The high-temperature planetary-scale-sized structure is at least 130,000 km (80,778 miles) long, according to a new study led by JAXA scientists.
The atmosphere of Jupiter, famous for its characteristic multicolored vortices, is also unexpectedly hot: in fact, it is hundreds of degrees hotter than models predict.
Due to its orbital distance millions of kilometers from the Sun, the giant planet receives under 4% of the amount of sunlight compared to Earth, and its upper atmosphere should theoretically be minus 70 degrees Celsius (minus 94 degrees Fahrenheit).
Instead, its cloud tops are measured everywhere at over 400 degrees Celsius (752 degrees Fahrenheit).
“Last year we produced the first maps of Jupiter’s upper atmosphere capable of identifying the dominant heat sources,” said JAXA researcher Dr. James O’Donoghue.
“Thanks to these maps, we demonstrated that Jupiter’s aurorae were a possible mechanism that could explain these temperatures.”
Just like the Earth, Jupiter experiences aurorae around its poles as an effect of the solar wind.
However, while Earth’s aurorae are transient and only occur when solar activity is intense, aurorae at Jupiter are permanent and have a variable intensity.
The powerful aurorae can heat the region around the poles to over 700 degrees Celsius, and global winds can redistribute the heat globally around Jupiter.
Looking more deeply through their data, Dr. O’Donoghue and his colleagues discovered the spectacular ‘heat wave’ just below the northern aurora, and found that it was traveling towards the equator at a speed of thousands of kilometers per hour.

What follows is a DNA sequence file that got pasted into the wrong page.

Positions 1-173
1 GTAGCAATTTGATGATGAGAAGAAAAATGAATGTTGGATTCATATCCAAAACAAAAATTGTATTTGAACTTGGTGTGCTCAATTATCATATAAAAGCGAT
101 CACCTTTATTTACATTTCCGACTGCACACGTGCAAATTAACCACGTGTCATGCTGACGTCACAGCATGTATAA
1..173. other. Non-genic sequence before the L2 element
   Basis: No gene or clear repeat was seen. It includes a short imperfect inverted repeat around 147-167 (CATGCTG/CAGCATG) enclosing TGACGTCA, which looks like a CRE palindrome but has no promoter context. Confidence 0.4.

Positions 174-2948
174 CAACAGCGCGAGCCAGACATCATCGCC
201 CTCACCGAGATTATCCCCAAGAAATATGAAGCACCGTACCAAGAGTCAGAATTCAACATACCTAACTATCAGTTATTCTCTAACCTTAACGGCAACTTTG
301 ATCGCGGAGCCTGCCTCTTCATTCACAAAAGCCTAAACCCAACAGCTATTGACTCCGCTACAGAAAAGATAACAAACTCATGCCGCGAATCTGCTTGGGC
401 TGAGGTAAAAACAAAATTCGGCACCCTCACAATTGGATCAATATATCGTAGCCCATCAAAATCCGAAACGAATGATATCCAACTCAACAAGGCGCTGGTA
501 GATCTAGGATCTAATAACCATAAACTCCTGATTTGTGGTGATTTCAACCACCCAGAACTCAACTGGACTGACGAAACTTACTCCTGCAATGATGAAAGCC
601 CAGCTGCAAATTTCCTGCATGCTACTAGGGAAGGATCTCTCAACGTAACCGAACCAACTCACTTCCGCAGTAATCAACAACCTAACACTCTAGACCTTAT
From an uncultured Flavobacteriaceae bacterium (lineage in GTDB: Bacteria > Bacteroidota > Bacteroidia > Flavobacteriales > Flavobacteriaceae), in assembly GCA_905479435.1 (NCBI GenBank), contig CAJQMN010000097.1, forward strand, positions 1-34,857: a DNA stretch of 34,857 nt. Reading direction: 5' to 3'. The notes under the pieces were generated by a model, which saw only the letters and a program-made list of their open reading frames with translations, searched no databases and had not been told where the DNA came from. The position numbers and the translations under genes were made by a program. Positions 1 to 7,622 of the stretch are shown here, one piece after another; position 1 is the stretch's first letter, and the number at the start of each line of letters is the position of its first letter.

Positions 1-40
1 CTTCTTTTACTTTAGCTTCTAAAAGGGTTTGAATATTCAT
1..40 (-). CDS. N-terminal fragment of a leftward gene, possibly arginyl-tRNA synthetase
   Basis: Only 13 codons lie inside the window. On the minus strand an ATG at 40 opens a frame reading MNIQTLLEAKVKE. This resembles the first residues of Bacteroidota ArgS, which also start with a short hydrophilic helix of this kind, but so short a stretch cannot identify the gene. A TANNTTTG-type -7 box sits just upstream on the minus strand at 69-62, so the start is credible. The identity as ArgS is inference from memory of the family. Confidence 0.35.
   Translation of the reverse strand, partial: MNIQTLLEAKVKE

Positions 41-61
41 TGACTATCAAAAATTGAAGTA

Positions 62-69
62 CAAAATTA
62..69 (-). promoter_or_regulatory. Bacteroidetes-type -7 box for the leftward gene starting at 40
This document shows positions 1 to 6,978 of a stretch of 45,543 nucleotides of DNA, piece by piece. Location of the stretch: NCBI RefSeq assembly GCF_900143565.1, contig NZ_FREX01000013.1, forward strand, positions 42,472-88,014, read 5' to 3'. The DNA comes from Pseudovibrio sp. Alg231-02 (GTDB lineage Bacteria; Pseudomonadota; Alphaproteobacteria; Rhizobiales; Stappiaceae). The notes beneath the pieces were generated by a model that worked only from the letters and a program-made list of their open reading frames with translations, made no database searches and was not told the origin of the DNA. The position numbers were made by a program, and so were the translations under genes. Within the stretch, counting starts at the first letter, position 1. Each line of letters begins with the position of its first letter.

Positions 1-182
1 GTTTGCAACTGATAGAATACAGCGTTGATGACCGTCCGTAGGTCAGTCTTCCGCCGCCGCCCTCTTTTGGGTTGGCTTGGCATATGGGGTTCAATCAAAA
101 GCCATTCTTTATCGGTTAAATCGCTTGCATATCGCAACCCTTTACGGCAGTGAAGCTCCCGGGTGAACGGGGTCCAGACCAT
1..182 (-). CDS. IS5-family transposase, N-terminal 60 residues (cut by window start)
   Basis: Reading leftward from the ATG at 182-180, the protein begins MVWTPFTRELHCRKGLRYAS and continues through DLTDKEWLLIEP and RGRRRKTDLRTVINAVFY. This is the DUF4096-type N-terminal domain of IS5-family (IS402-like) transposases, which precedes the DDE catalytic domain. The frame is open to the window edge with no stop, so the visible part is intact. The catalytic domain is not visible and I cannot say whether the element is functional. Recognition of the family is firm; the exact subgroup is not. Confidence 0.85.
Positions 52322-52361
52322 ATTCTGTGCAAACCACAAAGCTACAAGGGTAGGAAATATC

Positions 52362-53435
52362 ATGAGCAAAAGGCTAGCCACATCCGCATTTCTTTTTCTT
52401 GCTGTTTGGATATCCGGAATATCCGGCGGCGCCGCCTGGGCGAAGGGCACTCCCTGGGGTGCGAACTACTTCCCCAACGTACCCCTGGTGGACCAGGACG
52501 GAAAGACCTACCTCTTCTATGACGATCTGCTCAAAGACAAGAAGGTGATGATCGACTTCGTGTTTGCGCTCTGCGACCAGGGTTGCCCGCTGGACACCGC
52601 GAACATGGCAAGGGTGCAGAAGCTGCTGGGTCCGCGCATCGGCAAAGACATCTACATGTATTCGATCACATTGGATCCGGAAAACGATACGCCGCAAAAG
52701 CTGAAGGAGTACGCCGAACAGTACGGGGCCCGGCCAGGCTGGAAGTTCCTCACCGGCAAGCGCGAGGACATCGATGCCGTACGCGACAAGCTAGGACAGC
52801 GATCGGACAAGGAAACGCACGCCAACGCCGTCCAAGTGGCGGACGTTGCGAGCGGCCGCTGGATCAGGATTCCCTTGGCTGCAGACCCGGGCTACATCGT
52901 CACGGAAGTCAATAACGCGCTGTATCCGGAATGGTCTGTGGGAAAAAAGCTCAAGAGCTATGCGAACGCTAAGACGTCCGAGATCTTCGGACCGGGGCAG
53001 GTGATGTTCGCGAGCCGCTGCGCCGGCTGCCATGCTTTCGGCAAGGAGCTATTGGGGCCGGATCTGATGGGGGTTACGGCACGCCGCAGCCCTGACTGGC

The heat wave was probably triggered by a pulse of enhanced solar wind plasma impacting Jupiter’s magnetic field, which boosted auroral heating and forced hot gases to expand and spill out towards the equator.
“While the aurorae continuously deliver heat to the rest of the planet, these heat wave ‘events’ represent an additional, significant energy source,” Dr. O’Donoghue said.
“These findings add to our knowledge of Jupiter’s upper-atmospheric weather and climate, and are a great help in trying to solve the ‘energy crisis’ problem that plagues research into the giant planets.”
Dr. O’Donoghue and co-authors presented the findings this week at the Europlanet Science Congress (EPSC) 2022 in Granada, Spain.
J. O’Donoghue et al. A planetary-scale heat wave in Jupiter’s mid-latitude upper atmosphere. EPSC Abstracts 16; EPSC2022-373; doi: 10.5194/epsc2022-373
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